The Need For Proper Nutrition Following Renal Failure

There are many disorders that can lead to renal failure, including infections, kidney stones and Chronic Kidney Disease (CKD), which can lead to heart disease, the major cause of death for those with CKD. CKD affects as many as 26 million Americans, and many more are at risk of developing CKD. Some of the risk factors for developing CKD include hypertension, diabetes, gout, prolonged shock, family history, certain ethnic groups and some drugs. The best way to treat CKD is with early detection to prevent renal failure.

There a number of causes of renal failure, and any disease that affects the kidneys can be fatal. Treatment for renal failure can be as simple as medication, or as drastic as the patient requiring a kidney transplant.

Causes of renal failure include:

– Low blood volume (hypovolemia), which can result from extreme blood loss
– Dehydration
– Trauma
– Serious infection (sepsis)
– Muscle breakdown (rhabodmyolysis)
– Vein obstruction
– Using diuretics

When CKD leads to renal failure, the condition may be acute or chronic. Some symptoms include:

– Nausea
– Weight loss
– Blood in urine
– Urinating frequently at night
– Increased urination
– Pale urine
– Difficulty urinating
– Vomiting or diarrhea which could cause dehydration
– Increased urea in the blood
– Foamy urine

Other conditions that can be caused by renal failure include bone damage, muscle cramps, phosphates in the blood, itching and a potassium build-up, which can lead to hyperkalemia, which can in turn result in abnormal heart rhythms and even muscle paralysis.

Kidney Stones

Kidney stones are another condition in the kidneys that, although not as serious as some of the conditions above, is still extremely painful and can lead to more serious conditions. Kidney stones are a common condition that is most common in Caucasian men between the ages of 40 and 70, while women over 50 are at a higher risk of developing kidney stones. Some patients may pass the stones on their own, while others will need medical treatment.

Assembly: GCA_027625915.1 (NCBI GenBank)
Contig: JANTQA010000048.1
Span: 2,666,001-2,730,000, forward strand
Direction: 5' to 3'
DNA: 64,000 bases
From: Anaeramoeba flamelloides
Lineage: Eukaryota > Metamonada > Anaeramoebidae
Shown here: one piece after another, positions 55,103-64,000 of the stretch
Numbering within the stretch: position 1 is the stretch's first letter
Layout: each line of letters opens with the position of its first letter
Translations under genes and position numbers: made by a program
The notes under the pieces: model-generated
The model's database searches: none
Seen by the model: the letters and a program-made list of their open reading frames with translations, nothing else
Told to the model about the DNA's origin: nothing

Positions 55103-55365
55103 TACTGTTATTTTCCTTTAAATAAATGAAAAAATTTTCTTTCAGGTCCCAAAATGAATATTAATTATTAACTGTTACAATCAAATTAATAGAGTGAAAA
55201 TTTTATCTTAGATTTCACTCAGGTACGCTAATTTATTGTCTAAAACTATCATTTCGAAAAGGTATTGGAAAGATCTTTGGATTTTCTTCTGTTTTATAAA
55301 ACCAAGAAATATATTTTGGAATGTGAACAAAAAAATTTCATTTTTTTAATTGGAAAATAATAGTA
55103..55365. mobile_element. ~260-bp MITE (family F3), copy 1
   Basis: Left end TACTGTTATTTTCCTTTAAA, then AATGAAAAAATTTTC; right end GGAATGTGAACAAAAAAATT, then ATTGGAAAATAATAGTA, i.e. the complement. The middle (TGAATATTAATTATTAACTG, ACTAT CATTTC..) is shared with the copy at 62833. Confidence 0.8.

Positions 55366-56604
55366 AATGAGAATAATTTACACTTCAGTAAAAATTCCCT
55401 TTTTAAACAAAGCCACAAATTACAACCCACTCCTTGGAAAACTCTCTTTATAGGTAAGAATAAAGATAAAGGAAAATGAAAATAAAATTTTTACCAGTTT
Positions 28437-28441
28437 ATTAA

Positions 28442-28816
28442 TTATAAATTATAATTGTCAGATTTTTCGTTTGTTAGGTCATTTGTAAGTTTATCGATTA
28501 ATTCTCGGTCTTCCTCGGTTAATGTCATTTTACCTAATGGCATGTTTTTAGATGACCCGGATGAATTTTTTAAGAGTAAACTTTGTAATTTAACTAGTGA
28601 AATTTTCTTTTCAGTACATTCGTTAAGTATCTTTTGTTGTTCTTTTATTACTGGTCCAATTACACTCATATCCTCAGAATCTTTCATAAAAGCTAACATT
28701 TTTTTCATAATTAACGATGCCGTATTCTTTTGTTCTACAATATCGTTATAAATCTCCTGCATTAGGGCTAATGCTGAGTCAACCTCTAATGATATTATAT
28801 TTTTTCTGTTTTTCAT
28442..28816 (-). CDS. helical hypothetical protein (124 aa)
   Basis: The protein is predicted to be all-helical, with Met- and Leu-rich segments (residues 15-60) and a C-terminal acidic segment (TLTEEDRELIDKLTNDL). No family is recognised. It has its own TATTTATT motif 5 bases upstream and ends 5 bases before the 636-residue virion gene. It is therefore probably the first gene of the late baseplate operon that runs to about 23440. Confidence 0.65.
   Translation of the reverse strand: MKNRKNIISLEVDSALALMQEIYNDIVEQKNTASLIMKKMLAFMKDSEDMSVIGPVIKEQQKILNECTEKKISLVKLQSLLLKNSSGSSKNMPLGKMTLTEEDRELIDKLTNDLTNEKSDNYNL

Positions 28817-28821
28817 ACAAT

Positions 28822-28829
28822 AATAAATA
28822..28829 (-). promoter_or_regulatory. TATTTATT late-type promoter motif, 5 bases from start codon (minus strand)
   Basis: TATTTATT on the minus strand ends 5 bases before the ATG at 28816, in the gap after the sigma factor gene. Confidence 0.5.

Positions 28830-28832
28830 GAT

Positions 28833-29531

Some of the causes of kidney stones include cystic kidney disease, certain metabolic disorders, such as cystinuria and hyperoxaluria, excess vitamin D, gout, hypercalciuria and blockage in the urinary tract. Symptoms of kidney stones include pain in the back, nausea and vomiting, frequent urine that is pink in color, burning urination, fever and chills.

Renal Failure and Dietary Needs

Patients experiencing any renal conditions have particular dietary needs. The patient’s physician is the best person to consult when making changes to any diet because they will be able to recommend the proper nutrients for the condition that the patient is suffering from. Protein intake should be limited for patients with CKD. Too much protein in a patient’s diet can lead to ketosis, or changes in the metabolism. Fat is broken down into ketones, which are then released into the bloodstream and can suppress the appetite and increase urination. These two symptoms together can lead to dehydration, electrolyte imbalances and osteoporosis.